New assessment of the conservation status of New Zealand marine invertebrates
IntroductionHave your say any changes in status of New Zealand marine invertebrates. Submissions closed 31 July 2019.
This is a call for advice about any changes in status of New Zealand marine invertebrates, to inform a revision of the assessments for this group in the New Zealand Threat Classification System (NZTCS).
View the current lists giving the status of ca. 400 taxa in Freeman et al. 2014: Conservation status of New Zealand marine invertebrates (PDF, 664K) and data.
An expert panel will meet to review the classification of marine invertebrates using information supplied.
An assessment is made on the size of the population and the expected trend (amount of decline or increase) for each taxon (species, subspecies, variety, etc.), regardless of whether it is taxonomically determinate (having a formal scientific name) or indeterminate (having an informal ‘tag name’).
Guidance on the criteria used to assess the status of species is available in the NZ Threat Classification Manual (PDF, 478K).
How to submit
We welcome your advice on the state of regional populations of widespread taxa.
For each species that you submit on, please tell us:
- Your name, address, email, phone numbers
- The taxon’s scientific name and common name
- Are these names generally accepted by experts who study this group
- Has the taxon previously been assessed in the NZTCS (refer to the most recent published NZTCS data for New Zealand marine invertebrates)?
- Is the taxon native to New Zealand?
- Is the taxon endemic to New Zealand? For non-endemic taxa, please consider only the New Zealand populations when providing your advice about population size and trend
- What part of the New Zealand distribution of the taxon does your submission cover (e.g., entire population, West Coast South Island, Te Paki)?
- Your understanding of the population size within the area you have defined.
- Your understanding of pressures (threats, if any) on the population within the area you described above.
- Your estimate of change in the population over 3 generations
- Increase >10%
- Stable +/-10%
- Decline 10–30%
- Decline 30–50%
- Decline 50–70%%
- Decline >70%
- Which qualifiers apply to the taxon?
Qualifiers are used in the NZTCS to provide additional information about the taxon. See the NZ Threat Classification Manual for the complete list of qualifiers and their definitions. Some of the commonly used qualifiers are:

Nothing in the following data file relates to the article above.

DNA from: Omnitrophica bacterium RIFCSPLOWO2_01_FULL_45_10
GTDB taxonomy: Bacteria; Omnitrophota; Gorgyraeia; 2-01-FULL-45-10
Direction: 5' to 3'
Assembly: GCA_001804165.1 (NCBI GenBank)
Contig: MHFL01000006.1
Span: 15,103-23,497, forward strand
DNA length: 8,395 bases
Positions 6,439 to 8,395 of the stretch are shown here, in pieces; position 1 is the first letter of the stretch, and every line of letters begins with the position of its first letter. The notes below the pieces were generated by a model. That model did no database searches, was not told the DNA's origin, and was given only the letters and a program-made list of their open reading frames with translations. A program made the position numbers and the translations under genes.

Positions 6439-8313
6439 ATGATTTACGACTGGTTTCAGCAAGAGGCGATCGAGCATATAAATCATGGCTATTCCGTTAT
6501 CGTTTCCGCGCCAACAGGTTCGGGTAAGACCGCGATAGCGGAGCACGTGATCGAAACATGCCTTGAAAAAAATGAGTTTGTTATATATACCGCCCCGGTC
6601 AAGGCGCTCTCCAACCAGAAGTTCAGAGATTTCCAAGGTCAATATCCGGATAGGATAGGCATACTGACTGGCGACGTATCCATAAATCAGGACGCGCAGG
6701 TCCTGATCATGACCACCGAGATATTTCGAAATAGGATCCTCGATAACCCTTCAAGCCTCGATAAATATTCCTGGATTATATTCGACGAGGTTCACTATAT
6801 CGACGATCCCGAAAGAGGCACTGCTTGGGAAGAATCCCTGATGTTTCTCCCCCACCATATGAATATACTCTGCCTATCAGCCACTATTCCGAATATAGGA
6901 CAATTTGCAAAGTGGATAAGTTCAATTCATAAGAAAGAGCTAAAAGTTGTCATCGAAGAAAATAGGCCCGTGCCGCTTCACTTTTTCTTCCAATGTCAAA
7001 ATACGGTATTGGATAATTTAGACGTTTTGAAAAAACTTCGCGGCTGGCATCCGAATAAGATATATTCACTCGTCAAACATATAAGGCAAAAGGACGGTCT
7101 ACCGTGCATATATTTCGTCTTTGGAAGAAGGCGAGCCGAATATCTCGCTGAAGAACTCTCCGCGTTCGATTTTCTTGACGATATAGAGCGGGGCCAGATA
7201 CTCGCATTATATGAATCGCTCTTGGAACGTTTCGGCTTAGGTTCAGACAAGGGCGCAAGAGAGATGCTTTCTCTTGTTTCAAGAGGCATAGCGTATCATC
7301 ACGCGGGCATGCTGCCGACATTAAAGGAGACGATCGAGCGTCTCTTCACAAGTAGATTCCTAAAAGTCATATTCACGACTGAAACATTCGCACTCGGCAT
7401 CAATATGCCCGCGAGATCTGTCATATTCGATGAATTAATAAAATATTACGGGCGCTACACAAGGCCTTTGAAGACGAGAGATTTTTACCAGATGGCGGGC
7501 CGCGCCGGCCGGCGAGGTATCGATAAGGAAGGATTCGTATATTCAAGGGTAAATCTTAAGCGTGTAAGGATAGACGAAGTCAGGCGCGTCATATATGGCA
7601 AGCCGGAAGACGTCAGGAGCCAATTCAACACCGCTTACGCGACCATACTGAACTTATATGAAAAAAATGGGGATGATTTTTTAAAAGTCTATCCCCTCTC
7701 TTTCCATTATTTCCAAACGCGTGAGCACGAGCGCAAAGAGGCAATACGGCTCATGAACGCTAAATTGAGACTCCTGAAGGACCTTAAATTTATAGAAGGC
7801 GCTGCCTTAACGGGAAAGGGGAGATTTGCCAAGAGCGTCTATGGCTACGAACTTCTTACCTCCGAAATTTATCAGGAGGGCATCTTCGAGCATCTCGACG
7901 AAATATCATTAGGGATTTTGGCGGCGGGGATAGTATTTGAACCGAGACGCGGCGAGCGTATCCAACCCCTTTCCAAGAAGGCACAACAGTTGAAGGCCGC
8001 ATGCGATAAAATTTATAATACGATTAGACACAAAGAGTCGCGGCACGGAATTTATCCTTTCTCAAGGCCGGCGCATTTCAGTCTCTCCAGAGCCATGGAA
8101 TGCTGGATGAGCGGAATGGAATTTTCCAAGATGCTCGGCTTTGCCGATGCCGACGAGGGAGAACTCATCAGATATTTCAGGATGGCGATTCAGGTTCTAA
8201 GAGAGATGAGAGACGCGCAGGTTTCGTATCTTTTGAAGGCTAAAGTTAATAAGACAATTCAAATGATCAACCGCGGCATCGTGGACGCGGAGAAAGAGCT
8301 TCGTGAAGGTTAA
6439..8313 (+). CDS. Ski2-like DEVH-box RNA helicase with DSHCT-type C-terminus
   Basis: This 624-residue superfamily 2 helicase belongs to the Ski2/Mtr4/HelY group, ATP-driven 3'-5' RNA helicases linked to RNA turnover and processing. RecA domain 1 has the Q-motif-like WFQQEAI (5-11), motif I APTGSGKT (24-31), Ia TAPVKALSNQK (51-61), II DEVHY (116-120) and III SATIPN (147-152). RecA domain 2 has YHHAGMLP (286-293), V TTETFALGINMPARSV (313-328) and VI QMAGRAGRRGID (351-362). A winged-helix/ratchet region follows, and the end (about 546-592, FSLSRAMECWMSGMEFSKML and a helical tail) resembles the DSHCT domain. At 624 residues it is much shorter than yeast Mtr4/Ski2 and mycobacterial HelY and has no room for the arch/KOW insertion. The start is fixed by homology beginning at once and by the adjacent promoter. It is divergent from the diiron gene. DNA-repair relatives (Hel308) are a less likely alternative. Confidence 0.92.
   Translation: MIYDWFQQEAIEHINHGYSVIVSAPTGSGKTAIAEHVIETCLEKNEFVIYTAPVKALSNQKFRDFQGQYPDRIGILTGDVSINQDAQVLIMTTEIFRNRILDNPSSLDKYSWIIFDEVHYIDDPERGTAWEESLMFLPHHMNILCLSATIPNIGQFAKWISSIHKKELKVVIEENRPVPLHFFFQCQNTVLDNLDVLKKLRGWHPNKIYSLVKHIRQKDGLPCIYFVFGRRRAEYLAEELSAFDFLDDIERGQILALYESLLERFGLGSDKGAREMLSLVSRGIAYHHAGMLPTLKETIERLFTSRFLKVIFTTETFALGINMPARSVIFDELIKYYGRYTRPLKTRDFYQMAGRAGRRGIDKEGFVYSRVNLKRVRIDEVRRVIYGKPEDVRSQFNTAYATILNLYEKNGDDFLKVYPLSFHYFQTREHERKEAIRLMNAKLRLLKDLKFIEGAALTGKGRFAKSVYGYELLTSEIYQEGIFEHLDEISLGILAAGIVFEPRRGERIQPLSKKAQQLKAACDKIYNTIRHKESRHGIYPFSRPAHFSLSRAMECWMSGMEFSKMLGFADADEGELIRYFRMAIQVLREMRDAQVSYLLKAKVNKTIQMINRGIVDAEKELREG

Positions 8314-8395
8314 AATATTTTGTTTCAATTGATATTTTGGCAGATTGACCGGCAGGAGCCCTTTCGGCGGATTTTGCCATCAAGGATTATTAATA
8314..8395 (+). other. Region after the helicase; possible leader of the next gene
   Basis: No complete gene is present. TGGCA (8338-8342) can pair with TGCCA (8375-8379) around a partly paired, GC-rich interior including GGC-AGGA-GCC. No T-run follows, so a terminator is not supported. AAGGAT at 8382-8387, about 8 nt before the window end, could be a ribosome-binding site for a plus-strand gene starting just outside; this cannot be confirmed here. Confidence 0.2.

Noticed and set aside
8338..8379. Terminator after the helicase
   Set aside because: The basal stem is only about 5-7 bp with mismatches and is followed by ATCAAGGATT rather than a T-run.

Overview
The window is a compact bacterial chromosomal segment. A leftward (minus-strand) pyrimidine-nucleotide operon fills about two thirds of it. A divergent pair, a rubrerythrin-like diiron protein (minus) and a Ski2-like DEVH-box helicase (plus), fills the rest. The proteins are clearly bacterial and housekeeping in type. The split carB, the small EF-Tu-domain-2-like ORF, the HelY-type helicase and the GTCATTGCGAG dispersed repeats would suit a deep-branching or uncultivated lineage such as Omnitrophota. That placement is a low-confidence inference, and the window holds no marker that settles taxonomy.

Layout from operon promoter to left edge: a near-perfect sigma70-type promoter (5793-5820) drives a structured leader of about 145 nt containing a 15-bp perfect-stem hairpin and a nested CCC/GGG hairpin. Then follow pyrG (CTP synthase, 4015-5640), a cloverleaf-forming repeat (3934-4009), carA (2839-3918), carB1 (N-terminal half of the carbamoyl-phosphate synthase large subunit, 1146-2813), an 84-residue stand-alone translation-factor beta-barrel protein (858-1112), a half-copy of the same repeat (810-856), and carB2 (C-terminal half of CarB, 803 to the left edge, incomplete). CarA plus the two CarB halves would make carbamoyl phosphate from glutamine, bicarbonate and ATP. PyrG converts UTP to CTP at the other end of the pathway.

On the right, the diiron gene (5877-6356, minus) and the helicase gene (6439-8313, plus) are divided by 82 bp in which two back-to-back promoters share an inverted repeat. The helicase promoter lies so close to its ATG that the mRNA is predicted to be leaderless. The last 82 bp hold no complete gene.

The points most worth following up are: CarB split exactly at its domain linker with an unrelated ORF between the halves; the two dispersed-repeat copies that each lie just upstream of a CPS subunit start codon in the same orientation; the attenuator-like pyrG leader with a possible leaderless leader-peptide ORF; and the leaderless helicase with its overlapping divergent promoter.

- Conservation Dependent (presently relies on conservation)
- Data Poor (lacking information for a robust assessment)
- Island Endemic (restricted to a single island or island group, excluding North Island, South Island, Stewart Island
- One Location (a distinct area in which a single event could easily affect all individuals of the taxon)
- Range Restricted (confined to specific habitat types. Not used if taxon is ‘One Location’)
- Recruitment Failure (population may appear to be stable, but new generations are not being produced or do not reach maturity)
Separate advice should be provided for each species (or subspecies, variety, etc).
Submissions closed on 31 July 2019.
Email your submissions to: firstname.lastname@example.org
or send to:
Terrestrial Science Unit
Department of Conservation
P O Box 10-420
Email us at email@example.com if you need any assistance or clarification about your submission.
Note that submissions are intended to provide information to the panel, not to lobby for a particular outcome.
The New Zealand Threat Classification System (NZTCS, Townsend et al. 2008 (PDF, 478K)) allows the classification of conservation status/risk of extinction of all organisms known to occur in a wild state in New Zealand. Endemics, non-endemic natives, migrants, vagrants, and introduced and naturalised species are all included, as are taxa which have not been formally described.
The NZTCS is not a priority-setting system. It is a resource to support priority setting, among other functions.
Panels of experts from New Zealand’s scientific community determine conservation statuses by assessing population size (number of breeding adults or the area of occupied habitat), forecast change in population size (over either the next three generations or 10 years, whichever is longer), whether the current state of the population is a result of human-induced effects.
The assessments are published as PDF reports on groups of organisms, such as birds, fungi, moths and butterflies, etc. and the assessment data is publicly available at NZTCS database.
Groups of organisms are assessed approximately every five years.